Parliament has approved the extension of the state of emergency in Trinidad and Tobago for another three months.
Meanwhile, Prime Minister Kamla Persad-Bissessar announced that the curfew hours had been relaxed to 11:00 p.m. to 4:00 a.m. from the previous 9:00 p.m. to 5:00 a.m.
In announcing the hours to coincide with the opening of the new school term, Persad-Bissessar said, “I have been advised that this would assist us with children going to school, and others who have raised concerns in the business community, to give a little extra time in the evening.”
She added that government would certainly revise the time, if it is so advised by the security forces.
The state of emergency was declared on Aug. 22 by President Max Richards after he was advised by the prime minister following intelligence information that there would be mayhem, bloodshed and loss of lives and according to National Security Minister John Sandy, the threat would have eclipsed the 1990 Jamaat-al-Muslimeen attempted coup.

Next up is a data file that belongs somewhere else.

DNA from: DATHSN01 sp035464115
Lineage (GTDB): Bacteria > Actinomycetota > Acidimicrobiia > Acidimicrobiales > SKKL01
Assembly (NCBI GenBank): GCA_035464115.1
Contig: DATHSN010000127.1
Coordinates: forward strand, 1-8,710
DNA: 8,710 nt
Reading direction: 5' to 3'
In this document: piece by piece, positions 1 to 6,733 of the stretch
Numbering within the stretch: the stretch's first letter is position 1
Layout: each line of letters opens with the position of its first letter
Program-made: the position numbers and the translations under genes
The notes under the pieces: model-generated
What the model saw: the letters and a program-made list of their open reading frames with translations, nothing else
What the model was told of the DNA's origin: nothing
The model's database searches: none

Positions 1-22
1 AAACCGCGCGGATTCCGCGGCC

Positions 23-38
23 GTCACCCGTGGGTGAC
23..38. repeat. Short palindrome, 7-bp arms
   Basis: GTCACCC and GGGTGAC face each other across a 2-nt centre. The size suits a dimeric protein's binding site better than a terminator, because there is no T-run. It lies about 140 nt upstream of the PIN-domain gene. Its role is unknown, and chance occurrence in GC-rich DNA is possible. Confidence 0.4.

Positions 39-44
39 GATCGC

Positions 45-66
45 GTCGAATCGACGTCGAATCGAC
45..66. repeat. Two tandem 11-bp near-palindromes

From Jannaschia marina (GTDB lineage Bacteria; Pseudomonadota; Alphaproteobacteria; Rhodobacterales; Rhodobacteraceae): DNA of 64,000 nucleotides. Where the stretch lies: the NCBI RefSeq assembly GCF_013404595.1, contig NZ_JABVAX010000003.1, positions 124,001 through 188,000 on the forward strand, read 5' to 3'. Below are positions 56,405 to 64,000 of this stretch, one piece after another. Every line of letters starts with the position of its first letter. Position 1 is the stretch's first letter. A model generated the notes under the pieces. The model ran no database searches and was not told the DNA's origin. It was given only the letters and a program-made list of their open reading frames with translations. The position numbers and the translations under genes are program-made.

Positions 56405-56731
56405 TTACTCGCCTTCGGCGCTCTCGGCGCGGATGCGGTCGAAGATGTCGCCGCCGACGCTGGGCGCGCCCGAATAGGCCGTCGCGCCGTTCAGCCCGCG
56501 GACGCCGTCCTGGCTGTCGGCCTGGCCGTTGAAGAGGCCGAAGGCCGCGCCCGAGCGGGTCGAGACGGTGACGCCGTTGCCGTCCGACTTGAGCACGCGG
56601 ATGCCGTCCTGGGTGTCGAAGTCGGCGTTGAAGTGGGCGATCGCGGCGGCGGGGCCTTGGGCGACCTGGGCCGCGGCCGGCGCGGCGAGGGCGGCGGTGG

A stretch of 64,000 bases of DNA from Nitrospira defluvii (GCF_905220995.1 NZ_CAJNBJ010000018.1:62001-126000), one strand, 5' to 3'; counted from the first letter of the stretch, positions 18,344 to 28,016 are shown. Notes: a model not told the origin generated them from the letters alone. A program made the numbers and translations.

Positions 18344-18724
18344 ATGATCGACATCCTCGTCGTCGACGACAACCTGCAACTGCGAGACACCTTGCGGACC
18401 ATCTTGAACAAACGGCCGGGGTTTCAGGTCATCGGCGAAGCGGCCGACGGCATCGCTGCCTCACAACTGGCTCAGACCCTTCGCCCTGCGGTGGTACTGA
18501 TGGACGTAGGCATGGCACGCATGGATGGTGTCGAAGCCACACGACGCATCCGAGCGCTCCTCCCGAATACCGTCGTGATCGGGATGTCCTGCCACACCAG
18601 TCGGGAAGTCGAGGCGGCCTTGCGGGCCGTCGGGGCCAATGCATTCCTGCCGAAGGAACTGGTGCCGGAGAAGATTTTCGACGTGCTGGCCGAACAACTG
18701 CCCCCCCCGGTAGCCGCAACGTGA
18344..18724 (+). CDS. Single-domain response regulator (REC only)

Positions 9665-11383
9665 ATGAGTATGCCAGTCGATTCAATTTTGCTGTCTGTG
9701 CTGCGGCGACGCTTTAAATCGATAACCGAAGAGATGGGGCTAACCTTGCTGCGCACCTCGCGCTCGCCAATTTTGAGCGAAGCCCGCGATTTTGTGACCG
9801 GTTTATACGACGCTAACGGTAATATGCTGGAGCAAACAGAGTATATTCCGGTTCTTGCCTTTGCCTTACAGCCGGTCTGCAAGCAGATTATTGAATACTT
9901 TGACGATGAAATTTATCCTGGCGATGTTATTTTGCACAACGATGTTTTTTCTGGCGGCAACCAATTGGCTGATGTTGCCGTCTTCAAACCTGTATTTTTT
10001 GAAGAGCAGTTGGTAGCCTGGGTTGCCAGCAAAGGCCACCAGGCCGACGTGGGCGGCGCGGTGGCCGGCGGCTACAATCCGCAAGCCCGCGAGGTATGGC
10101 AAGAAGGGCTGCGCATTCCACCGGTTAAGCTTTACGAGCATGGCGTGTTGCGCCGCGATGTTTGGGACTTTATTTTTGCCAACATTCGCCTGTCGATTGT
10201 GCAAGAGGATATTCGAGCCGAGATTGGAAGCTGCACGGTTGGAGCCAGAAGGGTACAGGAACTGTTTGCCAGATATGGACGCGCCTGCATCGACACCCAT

After a marathon sitting of Parliament for about 43 hours, the extension was passed with the Opposition People’s National Movement (PNM) not supporting the three-month period.
The PNM argued that there are several pieces of legislation including the Anti-Gang Act, which the police could have used to crack down on criminals.
The prime minister told parliament that the state of emergency was a constitutional weapon put there by the framers of the Constitution to enable a government to protect people and the country.
She said the state of emergency had worked with a substantial reduction in murders and serious crimes down to virtually zero. Since the state of emergency on Aug. 21 there were only four murders.
So far there have been 1,356 arrests of which 420 were gang-related, 252 drug-related, 285 serious offences, 91 breaches of the curfew.
Gang members who are held under the Anti-Gang Act will have to remain in jail for a maximum of 120 days before they can apply for bail.
The state has been accused of only arresting African males in areas described as “hot spots.”
The national security minister told parliament that it was “Blacks killing Blacks.”
Persad-Bissessar said although the PNM identified as early as 2003 that there was a problem with young Afro-Trinidadian males and a consequent need to pay attention to this group, it did nothing.